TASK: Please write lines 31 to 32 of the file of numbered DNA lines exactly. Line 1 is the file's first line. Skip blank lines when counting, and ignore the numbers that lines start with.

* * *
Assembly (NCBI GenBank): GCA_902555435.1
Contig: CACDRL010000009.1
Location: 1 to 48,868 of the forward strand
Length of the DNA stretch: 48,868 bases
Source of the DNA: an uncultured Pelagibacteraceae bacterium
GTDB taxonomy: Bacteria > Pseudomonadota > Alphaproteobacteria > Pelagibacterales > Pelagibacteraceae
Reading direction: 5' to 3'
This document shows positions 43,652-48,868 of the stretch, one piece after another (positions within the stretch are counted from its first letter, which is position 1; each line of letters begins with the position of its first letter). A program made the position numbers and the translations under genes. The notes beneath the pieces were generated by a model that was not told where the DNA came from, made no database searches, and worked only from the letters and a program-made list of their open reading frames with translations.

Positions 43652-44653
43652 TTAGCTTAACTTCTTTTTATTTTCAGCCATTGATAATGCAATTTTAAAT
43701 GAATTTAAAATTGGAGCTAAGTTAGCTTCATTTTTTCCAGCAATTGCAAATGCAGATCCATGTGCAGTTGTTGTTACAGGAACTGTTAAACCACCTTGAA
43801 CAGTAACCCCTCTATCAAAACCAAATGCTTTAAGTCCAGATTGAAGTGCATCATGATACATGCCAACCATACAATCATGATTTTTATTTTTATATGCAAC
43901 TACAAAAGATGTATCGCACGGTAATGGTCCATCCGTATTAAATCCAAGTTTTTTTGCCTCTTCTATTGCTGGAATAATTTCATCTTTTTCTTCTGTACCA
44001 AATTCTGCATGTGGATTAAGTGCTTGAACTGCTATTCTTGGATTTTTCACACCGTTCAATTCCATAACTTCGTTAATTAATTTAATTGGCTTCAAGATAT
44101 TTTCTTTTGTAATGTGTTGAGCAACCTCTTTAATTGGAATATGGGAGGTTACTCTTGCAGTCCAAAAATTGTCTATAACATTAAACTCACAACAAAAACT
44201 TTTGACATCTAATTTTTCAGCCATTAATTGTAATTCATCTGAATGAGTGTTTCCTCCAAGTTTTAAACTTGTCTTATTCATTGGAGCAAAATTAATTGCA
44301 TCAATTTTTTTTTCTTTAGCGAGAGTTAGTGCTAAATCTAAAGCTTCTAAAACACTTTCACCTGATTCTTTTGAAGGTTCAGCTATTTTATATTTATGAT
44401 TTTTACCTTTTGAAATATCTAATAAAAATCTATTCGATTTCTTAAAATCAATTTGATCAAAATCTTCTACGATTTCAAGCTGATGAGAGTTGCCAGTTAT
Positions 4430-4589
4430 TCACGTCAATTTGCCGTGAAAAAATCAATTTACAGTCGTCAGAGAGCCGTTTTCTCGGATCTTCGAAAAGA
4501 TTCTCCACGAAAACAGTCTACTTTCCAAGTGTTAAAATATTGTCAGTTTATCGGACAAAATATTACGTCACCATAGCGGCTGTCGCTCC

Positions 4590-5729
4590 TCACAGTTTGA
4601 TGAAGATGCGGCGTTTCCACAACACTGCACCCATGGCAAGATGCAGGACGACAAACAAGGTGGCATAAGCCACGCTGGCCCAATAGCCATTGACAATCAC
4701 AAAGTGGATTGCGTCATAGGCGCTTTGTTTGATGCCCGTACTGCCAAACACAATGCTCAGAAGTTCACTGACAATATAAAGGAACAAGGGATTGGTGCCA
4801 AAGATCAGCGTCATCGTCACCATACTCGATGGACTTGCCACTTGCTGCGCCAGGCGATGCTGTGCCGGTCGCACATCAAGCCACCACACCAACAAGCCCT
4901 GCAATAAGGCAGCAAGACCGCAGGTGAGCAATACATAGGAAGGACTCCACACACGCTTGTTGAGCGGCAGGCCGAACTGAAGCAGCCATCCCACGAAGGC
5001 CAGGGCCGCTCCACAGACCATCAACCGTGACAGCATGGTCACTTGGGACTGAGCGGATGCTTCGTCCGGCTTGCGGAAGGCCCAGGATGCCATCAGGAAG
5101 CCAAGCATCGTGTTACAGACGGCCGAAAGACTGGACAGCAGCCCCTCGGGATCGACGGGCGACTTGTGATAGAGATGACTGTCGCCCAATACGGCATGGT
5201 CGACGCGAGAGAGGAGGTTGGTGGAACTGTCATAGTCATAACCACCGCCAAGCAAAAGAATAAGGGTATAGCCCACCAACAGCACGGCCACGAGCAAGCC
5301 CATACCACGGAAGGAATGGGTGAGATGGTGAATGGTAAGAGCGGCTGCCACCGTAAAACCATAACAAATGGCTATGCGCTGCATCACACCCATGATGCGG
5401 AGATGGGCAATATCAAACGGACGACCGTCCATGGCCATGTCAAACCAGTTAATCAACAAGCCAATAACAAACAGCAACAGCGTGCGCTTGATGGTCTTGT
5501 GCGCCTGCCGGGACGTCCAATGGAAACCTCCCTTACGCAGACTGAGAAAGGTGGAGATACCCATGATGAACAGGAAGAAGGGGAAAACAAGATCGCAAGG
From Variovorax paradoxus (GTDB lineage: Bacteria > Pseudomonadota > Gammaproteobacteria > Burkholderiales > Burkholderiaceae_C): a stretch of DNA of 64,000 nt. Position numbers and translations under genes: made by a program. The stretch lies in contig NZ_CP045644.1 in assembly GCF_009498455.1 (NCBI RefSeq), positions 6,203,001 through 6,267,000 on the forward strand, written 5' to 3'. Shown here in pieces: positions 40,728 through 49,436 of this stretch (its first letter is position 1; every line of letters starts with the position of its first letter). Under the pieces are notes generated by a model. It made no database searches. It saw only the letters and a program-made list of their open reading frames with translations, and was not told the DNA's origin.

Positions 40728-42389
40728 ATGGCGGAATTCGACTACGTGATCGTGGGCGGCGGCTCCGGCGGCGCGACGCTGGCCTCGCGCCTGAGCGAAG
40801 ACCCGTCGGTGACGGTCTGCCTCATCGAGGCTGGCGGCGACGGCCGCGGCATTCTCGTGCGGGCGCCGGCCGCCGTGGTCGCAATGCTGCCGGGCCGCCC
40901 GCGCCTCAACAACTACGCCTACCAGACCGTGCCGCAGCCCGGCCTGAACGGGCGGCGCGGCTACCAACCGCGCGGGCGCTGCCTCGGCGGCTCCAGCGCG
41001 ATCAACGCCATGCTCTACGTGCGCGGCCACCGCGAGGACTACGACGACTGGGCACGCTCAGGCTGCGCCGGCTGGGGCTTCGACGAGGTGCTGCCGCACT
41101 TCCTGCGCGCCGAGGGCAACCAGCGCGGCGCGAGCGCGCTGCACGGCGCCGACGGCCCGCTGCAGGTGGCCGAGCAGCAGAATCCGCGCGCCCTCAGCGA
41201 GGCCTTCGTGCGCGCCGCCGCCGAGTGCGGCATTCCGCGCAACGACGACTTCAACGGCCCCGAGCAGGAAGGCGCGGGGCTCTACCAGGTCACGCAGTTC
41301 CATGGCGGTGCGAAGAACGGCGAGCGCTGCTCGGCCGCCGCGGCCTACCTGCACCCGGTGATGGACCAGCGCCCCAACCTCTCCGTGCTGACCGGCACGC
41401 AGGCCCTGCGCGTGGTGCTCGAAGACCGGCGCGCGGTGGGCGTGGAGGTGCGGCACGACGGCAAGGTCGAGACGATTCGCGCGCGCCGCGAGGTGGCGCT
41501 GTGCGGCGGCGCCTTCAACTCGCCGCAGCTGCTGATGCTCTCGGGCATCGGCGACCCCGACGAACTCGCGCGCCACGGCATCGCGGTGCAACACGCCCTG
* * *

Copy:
5301 CATACCACGGAAGGAATGGGTGAGATGGTGAATGGTAAGAGCGGCTGCCACCGTAAAACCATAACAAATGGCTATGCGCTGCATCACACCCATGATGCGG
5401 AGATGGGCAATATCAAACGGACGACCGTCCATGGCCATGTCAAACCAGTTAATCAACAAGCCAATAACAAACAGCAACAGCGTGCGCTTGATGGTCTTGT